Monday, February 28, 2011

Judges series - Judges 21 - Levite and His concubine (final part)

The way to read this article is that the orange underlined texts are the verses of the Bible (NIV, unless otherwise stated). The black texts following the Bible verses (and enclosed by square brackets) are my commentaries. At the end of these Bible texts and commentaries, I have inserted a section on "Points to take note/What we have learnt/can learn".
{For full listing of all articles in this series, click here}

Judges 21

[A recap of the story thus far, started from Judges 19 - [In this story, a Levite in the Ephraim hill country took a concubine from Bethlehem, Judah. The concubine was unfaithful, and afterward, had left home and gone back to her father’s house in Bethlehem. The Levite went to fetch her back, and the way back, when it was late, they decided to spend the night in Gibeah, a city, controlled by the Benjamin tribe. An old man, probably a fellow Israelite, extended hospitality to the couple. In the night, while everyone was inside the house, some wicked men of the city came to the door, demanding the Levite be given over to them to have sex, sodomy! The old man said that, that would be a vile and disgraceful thing to do, and countered, offering to give his own virgin daughter and the Levite’s concubine to the men, but the men refused. The Levite took his concubine and gave her to the men outside. The men raped and abused the Levite’s concubine until the next morning, and she died. Both the old man, and the Levite did nothing until the next morning! The Levite took the body and went back to his own home. On arrival, he cut up the body into 12 parts, and had them sent to the tribes of Israel, all over the place.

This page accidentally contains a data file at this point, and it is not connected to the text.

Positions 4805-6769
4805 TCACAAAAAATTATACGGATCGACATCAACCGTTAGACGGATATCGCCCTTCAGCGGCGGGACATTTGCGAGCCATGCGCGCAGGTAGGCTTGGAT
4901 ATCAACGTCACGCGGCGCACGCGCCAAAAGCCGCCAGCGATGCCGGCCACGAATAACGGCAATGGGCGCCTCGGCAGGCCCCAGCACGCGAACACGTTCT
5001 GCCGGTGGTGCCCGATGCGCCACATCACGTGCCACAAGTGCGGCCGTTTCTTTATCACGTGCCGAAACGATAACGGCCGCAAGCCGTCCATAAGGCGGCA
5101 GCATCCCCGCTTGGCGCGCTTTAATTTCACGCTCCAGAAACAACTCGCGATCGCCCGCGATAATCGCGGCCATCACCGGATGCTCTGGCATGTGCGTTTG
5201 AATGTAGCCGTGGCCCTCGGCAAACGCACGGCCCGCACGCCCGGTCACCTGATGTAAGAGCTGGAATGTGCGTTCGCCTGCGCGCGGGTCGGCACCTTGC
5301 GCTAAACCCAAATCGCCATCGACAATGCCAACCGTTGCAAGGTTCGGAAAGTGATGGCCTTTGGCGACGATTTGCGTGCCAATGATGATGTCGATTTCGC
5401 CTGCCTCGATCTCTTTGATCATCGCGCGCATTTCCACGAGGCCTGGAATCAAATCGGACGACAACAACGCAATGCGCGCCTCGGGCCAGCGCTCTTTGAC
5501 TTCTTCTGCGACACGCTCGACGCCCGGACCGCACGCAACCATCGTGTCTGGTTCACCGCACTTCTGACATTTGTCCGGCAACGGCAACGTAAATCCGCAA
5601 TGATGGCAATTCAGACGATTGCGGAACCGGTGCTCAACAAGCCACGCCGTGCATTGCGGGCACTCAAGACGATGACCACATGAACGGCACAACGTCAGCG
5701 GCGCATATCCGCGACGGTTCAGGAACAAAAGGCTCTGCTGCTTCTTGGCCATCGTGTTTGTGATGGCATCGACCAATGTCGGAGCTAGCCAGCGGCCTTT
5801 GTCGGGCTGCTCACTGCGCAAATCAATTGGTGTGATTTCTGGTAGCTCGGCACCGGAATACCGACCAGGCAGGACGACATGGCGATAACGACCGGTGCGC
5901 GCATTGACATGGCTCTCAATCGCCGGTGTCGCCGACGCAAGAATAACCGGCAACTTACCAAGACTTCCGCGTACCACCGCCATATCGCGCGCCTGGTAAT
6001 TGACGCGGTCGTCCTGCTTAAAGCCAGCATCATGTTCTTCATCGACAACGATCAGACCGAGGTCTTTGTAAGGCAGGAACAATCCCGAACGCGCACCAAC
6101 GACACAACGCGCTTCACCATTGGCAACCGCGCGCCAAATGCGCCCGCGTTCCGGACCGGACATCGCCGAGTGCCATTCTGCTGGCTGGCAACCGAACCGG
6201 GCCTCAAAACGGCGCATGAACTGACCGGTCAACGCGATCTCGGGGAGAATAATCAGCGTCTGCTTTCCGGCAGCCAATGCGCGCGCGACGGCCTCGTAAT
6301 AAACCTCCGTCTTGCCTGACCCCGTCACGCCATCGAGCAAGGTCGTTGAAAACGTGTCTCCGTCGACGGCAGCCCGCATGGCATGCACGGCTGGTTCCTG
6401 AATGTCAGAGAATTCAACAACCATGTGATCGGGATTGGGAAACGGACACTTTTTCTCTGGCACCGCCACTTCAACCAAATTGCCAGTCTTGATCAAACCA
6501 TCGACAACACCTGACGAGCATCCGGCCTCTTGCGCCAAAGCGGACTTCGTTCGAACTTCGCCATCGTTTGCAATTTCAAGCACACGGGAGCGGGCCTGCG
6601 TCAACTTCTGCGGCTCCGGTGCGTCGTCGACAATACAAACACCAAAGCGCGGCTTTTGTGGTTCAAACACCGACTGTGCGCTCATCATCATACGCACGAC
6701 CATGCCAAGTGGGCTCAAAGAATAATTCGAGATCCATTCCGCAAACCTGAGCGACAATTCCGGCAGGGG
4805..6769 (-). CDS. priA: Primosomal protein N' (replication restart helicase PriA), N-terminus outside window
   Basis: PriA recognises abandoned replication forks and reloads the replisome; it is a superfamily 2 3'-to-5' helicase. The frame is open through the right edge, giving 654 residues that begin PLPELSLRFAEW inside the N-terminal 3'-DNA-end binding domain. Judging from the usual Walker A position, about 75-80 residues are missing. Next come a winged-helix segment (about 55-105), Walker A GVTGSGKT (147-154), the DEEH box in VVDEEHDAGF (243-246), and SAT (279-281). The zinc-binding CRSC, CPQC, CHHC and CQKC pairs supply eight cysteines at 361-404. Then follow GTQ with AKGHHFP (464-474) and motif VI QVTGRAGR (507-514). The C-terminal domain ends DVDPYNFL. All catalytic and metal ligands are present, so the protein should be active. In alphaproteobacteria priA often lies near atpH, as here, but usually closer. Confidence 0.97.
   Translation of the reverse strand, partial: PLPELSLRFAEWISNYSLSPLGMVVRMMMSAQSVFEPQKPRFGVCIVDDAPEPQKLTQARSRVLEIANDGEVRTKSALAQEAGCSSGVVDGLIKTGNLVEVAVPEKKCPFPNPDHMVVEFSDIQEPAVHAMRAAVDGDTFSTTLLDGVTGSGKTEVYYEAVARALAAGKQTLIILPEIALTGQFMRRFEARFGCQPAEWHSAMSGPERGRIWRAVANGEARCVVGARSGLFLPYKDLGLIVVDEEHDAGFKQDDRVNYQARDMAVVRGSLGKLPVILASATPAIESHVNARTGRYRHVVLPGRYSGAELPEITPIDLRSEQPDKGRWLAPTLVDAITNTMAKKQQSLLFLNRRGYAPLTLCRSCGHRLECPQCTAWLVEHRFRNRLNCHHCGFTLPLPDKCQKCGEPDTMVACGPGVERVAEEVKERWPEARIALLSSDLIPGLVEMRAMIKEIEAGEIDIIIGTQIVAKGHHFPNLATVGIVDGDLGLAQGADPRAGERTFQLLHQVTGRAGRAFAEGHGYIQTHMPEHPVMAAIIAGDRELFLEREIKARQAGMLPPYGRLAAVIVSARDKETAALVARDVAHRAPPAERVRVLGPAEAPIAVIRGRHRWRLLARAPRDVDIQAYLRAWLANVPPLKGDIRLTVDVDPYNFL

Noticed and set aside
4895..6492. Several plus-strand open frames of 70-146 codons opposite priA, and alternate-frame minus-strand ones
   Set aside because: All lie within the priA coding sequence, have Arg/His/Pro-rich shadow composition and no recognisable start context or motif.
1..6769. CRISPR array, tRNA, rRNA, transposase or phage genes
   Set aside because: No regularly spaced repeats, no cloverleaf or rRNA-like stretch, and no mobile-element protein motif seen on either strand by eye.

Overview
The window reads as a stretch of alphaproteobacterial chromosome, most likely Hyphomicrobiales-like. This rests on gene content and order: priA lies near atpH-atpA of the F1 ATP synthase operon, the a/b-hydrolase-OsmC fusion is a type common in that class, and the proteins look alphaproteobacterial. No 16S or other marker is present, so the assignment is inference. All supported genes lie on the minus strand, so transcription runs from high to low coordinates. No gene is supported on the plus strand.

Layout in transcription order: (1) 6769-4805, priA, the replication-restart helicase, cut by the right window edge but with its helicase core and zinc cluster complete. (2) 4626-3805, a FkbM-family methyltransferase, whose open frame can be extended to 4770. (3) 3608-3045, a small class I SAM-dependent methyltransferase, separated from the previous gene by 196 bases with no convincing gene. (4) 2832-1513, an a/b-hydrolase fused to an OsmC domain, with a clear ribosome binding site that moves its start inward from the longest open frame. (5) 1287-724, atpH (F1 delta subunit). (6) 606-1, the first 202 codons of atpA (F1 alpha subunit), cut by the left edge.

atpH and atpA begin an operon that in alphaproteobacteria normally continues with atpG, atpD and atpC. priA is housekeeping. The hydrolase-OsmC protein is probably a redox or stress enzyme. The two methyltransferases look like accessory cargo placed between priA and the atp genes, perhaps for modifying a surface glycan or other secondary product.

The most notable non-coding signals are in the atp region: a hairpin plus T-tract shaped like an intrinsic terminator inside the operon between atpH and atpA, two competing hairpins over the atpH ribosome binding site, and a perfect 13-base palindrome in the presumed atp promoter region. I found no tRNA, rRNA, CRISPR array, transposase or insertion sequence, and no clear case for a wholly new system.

When the Israelites received the parts of the Levite’s concubine, they gathered before God in a place called Mizpah. The Levite explained the tragedy to the crowd gathered. He said it was the men of Gibeah who did the hideous act. He, of course, did not say he sent his concubine out, to save his own skin. The crowd decided in one accord that they would form an army and go against the city of Gibeah, a city controlled by the Benjamin Tribe of Israel. After a series of battles, in the end, the Benjamites lost, with only 600 men left, holed up in the desert rock at Rimmon. In addition, the men of Israel went to all the towns of the Benjamites, killed everything and set them on fire. Nothing was left of the Benjamin Tribe except the 600 men at Rimmon.]